Representation of stack in data structure
An abstract data type (ADT) called a stack is used to store data linearly. The only end of a stack via which we may add or remove data is the top of the stack.
Abstract Data Type
An object's behavior may be described by a set of values and a set of actions, and this behavior is known as an abstract data type (ADT). The definition of ADT merely specifies the actions that must be taken, not how they must be carried out. It is unclear what algorithms will be utilized to carry out the operations and how the data will be structured in memory. Because it provides an implementation-independent view, it is dubbed "abstract."
Abstraction is the technique of presenting only the basics while obscuring the nuances.
The user of a data type does not need to be aware of how that data type is implemented. For instance, we have been using primitive values such as int, float, and char data types only with the understanding that these data types can operate and be performed on without being aware of how they are implemented.
Therefore, a user just has to be aware of what a data type is capable of, not how it will be used. Consider ADT as a "black box" that conceals the internal organization and design of the data type. We will now define the three ADTs: List, Stack, and Queue.
LIFO (Last in First Out)
We will insert the data pieces into the data structure using the Last In First Out method, or LIFO. We will highlight the most current data items here. It implies that the last component will emerge first.
Example from real life:
The following elements should be taken into account in this example:
The quantity of books stacked one on top of the other
The stack-based data structure is based on the LIFO concept. Push and pop are the two major operations we use on it. Data items are pushed into the stack using the push operation and removed from the stack using the pop operation.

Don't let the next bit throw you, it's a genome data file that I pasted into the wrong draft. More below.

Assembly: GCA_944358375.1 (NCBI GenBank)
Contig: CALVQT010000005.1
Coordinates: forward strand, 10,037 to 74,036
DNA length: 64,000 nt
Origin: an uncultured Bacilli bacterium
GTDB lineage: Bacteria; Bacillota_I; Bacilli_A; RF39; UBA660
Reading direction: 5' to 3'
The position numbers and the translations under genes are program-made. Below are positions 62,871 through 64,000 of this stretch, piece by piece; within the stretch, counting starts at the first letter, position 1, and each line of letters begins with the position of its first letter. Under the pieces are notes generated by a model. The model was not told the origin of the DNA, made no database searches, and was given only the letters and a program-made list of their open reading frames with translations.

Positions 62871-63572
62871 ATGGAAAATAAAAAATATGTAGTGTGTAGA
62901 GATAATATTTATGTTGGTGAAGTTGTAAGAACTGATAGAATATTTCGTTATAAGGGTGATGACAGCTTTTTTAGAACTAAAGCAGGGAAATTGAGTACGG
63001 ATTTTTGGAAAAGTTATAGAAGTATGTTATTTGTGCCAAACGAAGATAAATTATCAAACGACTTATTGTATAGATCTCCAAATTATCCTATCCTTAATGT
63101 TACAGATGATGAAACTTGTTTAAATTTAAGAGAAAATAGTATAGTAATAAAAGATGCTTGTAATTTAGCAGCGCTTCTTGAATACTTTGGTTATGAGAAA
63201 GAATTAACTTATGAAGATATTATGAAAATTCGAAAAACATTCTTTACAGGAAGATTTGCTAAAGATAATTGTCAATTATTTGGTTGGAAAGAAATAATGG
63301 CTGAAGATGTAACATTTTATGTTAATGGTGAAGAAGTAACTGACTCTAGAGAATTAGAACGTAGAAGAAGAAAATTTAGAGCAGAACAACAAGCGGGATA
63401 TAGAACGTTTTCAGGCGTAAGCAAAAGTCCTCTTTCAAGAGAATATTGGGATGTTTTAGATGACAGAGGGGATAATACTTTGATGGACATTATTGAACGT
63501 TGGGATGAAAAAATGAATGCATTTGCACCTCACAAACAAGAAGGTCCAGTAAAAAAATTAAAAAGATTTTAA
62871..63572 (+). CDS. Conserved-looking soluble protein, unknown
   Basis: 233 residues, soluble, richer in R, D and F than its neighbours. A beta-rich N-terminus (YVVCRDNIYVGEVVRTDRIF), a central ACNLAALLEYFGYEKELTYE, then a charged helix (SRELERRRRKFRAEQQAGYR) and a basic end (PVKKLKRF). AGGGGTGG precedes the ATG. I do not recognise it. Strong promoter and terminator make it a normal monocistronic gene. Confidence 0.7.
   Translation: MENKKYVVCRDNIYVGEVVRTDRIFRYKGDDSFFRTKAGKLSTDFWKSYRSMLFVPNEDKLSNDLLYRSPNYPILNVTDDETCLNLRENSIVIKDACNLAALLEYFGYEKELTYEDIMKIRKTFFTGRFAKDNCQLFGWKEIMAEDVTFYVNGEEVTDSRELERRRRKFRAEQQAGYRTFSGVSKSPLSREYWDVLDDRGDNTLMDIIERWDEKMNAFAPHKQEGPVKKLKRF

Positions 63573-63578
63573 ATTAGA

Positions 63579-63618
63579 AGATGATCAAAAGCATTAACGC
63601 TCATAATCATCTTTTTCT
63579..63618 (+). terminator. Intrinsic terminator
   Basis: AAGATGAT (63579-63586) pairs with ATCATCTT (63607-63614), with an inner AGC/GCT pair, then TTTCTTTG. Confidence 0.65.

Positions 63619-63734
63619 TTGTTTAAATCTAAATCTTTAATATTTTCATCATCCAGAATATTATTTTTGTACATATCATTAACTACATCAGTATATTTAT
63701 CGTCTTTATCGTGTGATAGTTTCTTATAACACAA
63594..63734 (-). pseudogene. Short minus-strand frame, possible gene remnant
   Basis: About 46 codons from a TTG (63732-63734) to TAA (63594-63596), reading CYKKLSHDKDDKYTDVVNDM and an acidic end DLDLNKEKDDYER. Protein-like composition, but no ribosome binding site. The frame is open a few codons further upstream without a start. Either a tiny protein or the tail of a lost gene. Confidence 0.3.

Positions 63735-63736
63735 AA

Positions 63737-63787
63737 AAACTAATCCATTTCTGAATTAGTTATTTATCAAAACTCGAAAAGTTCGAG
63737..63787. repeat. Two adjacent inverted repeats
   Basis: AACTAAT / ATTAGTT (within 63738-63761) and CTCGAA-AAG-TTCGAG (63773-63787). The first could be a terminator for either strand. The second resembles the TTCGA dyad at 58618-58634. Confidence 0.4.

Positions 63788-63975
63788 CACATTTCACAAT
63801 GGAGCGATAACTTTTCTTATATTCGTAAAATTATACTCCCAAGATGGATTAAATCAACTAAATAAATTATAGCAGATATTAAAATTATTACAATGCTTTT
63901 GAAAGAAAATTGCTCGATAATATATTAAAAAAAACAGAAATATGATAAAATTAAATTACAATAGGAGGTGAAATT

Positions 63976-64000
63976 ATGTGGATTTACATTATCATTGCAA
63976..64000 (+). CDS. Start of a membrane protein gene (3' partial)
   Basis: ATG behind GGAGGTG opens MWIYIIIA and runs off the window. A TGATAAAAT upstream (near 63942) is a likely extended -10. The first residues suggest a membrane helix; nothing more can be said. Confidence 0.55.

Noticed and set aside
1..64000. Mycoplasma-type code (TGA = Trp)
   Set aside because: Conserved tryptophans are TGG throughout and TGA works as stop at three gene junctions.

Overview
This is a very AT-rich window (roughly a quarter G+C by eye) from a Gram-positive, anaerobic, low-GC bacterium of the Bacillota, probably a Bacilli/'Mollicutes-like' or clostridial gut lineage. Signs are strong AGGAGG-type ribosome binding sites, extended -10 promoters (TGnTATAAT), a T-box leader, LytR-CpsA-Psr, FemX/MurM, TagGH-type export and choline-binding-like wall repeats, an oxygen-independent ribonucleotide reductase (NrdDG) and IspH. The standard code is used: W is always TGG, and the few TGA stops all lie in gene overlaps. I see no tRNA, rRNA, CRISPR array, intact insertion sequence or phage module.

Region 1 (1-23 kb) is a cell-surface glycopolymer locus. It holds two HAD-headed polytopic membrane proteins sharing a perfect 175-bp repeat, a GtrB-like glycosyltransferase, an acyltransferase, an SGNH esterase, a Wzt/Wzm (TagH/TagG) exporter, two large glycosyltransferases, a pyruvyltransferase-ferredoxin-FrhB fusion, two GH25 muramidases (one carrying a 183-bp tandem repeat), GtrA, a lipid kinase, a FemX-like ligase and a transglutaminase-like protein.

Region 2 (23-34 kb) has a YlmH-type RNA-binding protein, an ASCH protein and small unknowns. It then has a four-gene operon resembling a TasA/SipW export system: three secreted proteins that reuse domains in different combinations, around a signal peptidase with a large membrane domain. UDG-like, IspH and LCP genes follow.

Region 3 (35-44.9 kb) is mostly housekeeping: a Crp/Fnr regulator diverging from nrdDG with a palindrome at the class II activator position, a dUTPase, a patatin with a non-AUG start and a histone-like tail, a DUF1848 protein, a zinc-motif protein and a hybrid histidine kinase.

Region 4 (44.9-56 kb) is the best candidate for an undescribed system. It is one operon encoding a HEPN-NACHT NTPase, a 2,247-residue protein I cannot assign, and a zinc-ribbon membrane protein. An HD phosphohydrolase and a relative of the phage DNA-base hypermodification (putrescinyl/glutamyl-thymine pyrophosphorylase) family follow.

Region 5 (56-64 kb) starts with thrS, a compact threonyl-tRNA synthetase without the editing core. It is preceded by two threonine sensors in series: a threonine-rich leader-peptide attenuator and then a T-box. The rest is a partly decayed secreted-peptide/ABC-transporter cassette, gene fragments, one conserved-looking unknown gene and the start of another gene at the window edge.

The top pointer in the stack data structure points to the value that is present at the top of the stack. The underflow situation is the state in which the stack initially links to the null pointer when it is empty. We have provided the stack's capacity; let's say n, in the stack. The data values must be added to the stack one at a time until the top of the stack is filled to its maximum size. Overflow refers to the situation when it exceeds the capacity.
Where LIFO is employed:
Data Structures: Some data structures, such as Stacks and various Stack variations, process data using the LIFO method.
Get the newest information: When data is taken from an array or data buffer, computers may employ LIFO. The LIFO technique is utilized when it is necessary to retrieve the most recent data entered.
Let us see a program in C to better understand the working of LIFO using struct:
10 pushed into stack 20 pushed into stack 30 pushed into stack 30 Popped from stack Top element is : 20 Elements present in stack : 20 10 ........................................................... Process executed in 3.22 seconds Press any key to continue.
In the above C program for LIFO representation, we can see first 10 is pushed and then 20 is pushed into the stack follow by 30 into the stack, then when performing pop function the element which was entered in the stack in the last is pop out first.